• Mike

#11- Pistol "B" and Life Considerations

Contextual Valuation, Diminishing Returns - Part 4


Let’s go ahead and cover Pistol B on the curve along with considerations we might have. Check out Post 8, Post 9, and Pistol A for the origin of this series.


I’ll make a quick controversial statement to address fanboys - Glocks are not perfection. Perfection is simply a marketing slogan. Perfection would eliminate 4 generations of guns and the in-line production updates that has been implemented to address problems in the past. They are functional guns with a great track record, but nothing made by man is perfect, regardless the label we put on it. You can send me hate mail here.







My recommendation for pistol B is the Glock Gen 5 pistols in 9mm- 19, 17, or 45 specifically. The price points are more or less the same on these 3 models, and the price will change based on the sights they come with and if they are optic ready (MOS) out of the gate.

  • 30+ years of proven service world wide

  • Common police and military gun - NATO approved since 1988

  • Consistent gradual evolution of a design

  • Most commonly referenced baseline for handgun comparisons

  • Everything is available for a Glock

  • MOS availability

  • 3 different sight offerings available out of the box

  • Gen 5 offers many upgrades over previous generations

  • Discounted pricing for veterans and first responders (Blue Label guns only)

  • Street price starts around $540, Jan2022, Ohio

While the Glock 19 is the easiest model to conceal, I personally can’t shoot one worth a darn. The Glock 17 and 45 share frame ergonomics that are much easier for me to shoot quickly and accurately but are slightly harder to conceal. The point is rent one of each before you make your purchase. The Glock 19 is the most commonly referenced baseline for handgun comparisons for good reason. It offers a great balance between price, physical size, reliability, ammunition capacity, holster selection, ease of maintenance, and aftermarket support.


Glocks generally ship with plastic sights that are functional for most people. Also available out of the box are Ameriglo CAP sights or Glock’s night sights. Being one of the most popular guns on the planet, it is possible to put a dizzying array of sights on a Glock if so inclined. For factory offerings, I generally recommend the Ameriglo CAP sights or the standard plastic sights. I recommend modifying the plastic sights using a sharpie to black out the rear.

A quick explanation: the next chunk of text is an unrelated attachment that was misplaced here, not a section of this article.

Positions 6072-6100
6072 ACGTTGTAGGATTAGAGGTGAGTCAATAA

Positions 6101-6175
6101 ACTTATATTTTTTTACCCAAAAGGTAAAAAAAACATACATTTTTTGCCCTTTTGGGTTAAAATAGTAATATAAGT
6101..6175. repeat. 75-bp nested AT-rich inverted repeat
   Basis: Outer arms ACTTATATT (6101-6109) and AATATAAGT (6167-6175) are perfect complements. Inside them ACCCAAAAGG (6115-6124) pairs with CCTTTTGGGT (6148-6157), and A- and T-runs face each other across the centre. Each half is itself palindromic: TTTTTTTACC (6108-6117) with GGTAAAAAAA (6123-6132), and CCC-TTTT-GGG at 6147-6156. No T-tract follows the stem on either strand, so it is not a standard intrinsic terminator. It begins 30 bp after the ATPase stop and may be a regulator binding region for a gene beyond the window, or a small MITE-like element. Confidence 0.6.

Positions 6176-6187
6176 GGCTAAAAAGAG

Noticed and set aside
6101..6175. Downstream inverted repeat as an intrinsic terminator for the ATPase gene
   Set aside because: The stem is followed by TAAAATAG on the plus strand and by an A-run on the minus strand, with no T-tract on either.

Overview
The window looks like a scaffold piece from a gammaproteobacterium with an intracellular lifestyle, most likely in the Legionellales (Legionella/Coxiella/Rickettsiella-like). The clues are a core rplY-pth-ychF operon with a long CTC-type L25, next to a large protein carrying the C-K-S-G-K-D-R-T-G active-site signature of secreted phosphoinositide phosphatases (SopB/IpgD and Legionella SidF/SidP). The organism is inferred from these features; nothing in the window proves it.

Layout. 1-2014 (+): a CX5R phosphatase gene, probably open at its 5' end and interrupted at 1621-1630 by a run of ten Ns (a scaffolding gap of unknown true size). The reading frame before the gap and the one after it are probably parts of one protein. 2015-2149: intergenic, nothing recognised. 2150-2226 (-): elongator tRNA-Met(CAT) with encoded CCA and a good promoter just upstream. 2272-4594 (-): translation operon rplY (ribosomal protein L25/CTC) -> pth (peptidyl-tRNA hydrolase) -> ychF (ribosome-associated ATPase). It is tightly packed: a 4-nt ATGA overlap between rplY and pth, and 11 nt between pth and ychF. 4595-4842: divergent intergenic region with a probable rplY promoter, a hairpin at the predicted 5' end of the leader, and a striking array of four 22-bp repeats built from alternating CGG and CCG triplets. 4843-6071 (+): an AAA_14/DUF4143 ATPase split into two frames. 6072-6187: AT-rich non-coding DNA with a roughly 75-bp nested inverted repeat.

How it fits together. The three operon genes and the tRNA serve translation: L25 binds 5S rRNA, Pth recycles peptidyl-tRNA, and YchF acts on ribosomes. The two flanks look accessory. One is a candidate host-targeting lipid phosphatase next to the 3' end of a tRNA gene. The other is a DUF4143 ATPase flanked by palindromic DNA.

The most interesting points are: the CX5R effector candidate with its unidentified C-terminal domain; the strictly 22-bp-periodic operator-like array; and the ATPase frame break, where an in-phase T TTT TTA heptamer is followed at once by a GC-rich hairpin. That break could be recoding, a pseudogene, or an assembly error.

At this price point MOS options are starting to make sense, but as always they aren’t a requirement. Glock MOS models are usually around $100 or so more than the non-MOS equivalents and come with a variety of plates for the most popular optics in production. The plates are generally cheaply made, and I have found multiple defective factory plates (warpage, twisted, etc.) along with documented cases of the plate failure. Quality aftermarket options are available starting around $65, with optics pricing varying greatly.


These pistols are great offerings for many people. It’s at a point on the diminishing return curve where a lot is offered without an excess of cost. The guns are not easily outgrown as a shooter’s skills increase, and usually need minimal maintenance. Spare magazines and individual spare parts are extremely easy to find at affordable prices. If you find yourself having excess money each month, attending training courses, spend more on ammo than the gun, or want to just buy once/cry once, Glocks are a great place to look.


The biggest negatives of these guns revolves around people not wanting to leave well enough alone. Just embrace the gun for what it is, buy more ammo, and get training instead of buying parts to fix the shooter's inadequacies. From a reliability stand point, Glocks tend to have a larger problem with shooters who do not have a satisfactory grip for the gun to recoil against. A qualified trainer/diagnostician is a blessing for this and many other things.


Glock warranties tend to be one of the least frequently used parts of a Glock (that's a good thing). Their turn around is about 2 weeks and you will need to pay for shipping to get a gun there. If you require warranty work the cost of shipping will work out to 10% or less of the cost of a new gun, and occasionally you may be able to get a reimbursement of the shipping cost. This % ratio and historical odds of needing it is dramatically better than the Taurus covered in Pistol A.


~Mike


Sources

Glock USA website

Todd Green Endurance Testing

Chuck Taylor Endurance Testing

1st hand experience in high volume gun store/range

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